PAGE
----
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Eric had a great comment on Adrielle’s post, so I thought I’d reprint it here.

Noah, when I did a survey of Krazy Kriticism some 5-7 years ago, there wasn’t very much gender/queer stuff, though certainly Krazy’s gender ambiguity were mentioned. My guess, though, is that there is more of that out there now as comics criticism has ramped up in academic circles. I definitely tried to explore that (and the racial elements) in my classes on Krazy. Most interesting to me is how the instability in these “social” areas are reflected by the instability of the settings, backgrounds, etc. of the strip. Everything “behind” the characters is constantly changing and in flux without any rhyme or reason. “Instability” seems to be the watchword of the strip, with the possible exception of the “solidity” of Ignatz’s brick itself. I think M. Thomas Inge talked about the whole strip as a battle between imagination and materiality (Krazy imagines Ignatz loves her, so there is nothing he can physically/materially do to overcome that notion). Inge talks about this, and then that seems to apply to so much of the “comics canon” (to bring things back to the Eliotic realm). Snoopy’s imagination, for instance, vs. Charlie Brown’s “real life” of disappointment and misery. Obviously, Calvin and Hobbes is about the transcendence of the imagination, etc. Even (many/most) superhero comics are all about the “power fantasy” vs. the reality of the disappointing secret identity. Of course imagination vs. reality is such a broad “theme” as to be legible anywhere and in anything. Still, it does seem like a powerful current in Krazy and in the comics canon in general. Things like gender and race then can be considered in that context. Is “gender” simply something we imagine, or is a bedrock reality? The same question might be asked of race, and, in fact, Krazy puts these things in conversation with one another. The earlier discussion about Herriman’s “race” and self-identification also feeds into this. Is there a “truth” to the question of Herriman’s race, or did he “imagine” himself into whiteness, etc. etc. These kinds of things make Krazy a fun strip to think about and talk about (also, the fact that it’s funny).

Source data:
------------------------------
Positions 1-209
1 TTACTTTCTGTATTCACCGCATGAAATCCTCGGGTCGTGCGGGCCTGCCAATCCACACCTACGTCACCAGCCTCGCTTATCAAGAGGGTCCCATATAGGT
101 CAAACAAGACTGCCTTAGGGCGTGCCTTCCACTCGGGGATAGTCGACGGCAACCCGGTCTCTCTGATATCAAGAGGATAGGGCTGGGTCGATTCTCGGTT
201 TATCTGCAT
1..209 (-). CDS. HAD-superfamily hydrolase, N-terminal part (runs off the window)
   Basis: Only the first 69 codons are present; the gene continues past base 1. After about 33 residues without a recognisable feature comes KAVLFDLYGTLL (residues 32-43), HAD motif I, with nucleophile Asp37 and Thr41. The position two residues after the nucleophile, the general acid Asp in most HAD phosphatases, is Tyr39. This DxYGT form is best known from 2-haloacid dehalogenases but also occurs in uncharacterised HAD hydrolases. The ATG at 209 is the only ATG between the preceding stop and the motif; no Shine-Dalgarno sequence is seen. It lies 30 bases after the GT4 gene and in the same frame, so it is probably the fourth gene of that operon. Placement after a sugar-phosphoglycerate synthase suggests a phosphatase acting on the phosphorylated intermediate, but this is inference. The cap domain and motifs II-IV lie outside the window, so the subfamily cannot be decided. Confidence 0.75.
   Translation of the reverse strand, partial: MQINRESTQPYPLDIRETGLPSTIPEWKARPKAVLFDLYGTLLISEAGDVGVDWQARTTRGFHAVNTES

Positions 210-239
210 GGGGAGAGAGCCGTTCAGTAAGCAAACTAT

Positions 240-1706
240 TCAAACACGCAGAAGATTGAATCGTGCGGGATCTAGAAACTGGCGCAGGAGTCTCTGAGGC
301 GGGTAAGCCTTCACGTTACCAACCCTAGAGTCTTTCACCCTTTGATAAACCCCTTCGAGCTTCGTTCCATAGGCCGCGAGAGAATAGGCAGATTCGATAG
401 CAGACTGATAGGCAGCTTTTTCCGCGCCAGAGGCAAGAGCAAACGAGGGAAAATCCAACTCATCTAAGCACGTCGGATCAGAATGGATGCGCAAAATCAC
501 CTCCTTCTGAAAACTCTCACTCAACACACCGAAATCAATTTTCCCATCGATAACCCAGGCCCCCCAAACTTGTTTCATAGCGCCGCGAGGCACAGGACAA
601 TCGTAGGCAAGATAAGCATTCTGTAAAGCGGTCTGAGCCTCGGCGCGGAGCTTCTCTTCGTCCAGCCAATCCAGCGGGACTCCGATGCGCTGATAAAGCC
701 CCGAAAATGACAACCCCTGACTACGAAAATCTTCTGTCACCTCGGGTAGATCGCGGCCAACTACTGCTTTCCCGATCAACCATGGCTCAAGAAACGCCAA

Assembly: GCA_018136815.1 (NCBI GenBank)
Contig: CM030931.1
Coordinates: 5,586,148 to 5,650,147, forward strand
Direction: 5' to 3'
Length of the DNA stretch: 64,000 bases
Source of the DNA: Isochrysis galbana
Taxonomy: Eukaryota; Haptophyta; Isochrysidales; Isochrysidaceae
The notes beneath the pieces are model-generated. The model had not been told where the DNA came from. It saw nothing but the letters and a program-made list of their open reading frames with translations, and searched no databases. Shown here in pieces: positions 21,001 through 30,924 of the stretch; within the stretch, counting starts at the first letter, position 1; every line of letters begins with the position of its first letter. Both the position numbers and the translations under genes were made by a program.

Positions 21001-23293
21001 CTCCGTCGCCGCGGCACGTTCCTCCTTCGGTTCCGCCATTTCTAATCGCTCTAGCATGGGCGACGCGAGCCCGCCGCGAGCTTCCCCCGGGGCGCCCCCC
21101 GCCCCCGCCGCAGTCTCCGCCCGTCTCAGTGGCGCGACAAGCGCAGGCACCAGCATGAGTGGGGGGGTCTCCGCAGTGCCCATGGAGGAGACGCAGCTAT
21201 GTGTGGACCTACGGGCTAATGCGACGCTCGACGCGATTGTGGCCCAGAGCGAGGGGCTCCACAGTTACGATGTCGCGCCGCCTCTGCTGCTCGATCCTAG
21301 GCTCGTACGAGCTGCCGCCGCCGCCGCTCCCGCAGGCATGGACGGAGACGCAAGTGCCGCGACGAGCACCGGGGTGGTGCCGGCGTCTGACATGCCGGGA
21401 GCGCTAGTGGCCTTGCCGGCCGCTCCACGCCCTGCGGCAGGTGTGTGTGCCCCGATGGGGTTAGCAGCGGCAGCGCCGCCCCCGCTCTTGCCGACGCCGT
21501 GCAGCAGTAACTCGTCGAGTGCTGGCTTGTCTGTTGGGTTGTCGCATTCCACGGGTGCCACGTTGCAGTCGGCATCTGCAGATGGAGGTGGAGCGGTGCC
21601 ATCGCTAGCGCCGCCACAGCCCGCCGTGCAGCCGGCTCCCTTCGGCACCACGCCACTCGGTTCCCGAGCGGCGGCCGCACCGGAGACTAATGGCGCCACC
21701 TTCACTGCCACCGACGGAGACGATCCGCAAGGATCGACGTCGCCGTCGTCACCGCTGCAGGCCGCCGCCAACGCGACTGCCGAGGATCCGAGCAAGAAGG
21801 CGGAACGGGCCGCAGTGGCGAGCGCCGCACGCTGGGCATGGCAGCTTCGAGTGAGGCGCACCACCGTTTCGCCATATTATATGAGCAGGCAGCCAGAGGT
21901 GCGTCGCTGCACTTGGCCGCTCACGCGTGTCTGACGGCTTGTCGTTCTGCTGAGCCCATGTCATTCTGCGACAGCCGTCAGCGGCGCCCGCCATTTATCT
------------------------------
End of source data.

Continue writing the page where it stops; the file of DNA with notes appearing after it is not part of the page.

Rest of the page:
The whole Krazy Kat roundtable so far on PencilPanelPage is here.

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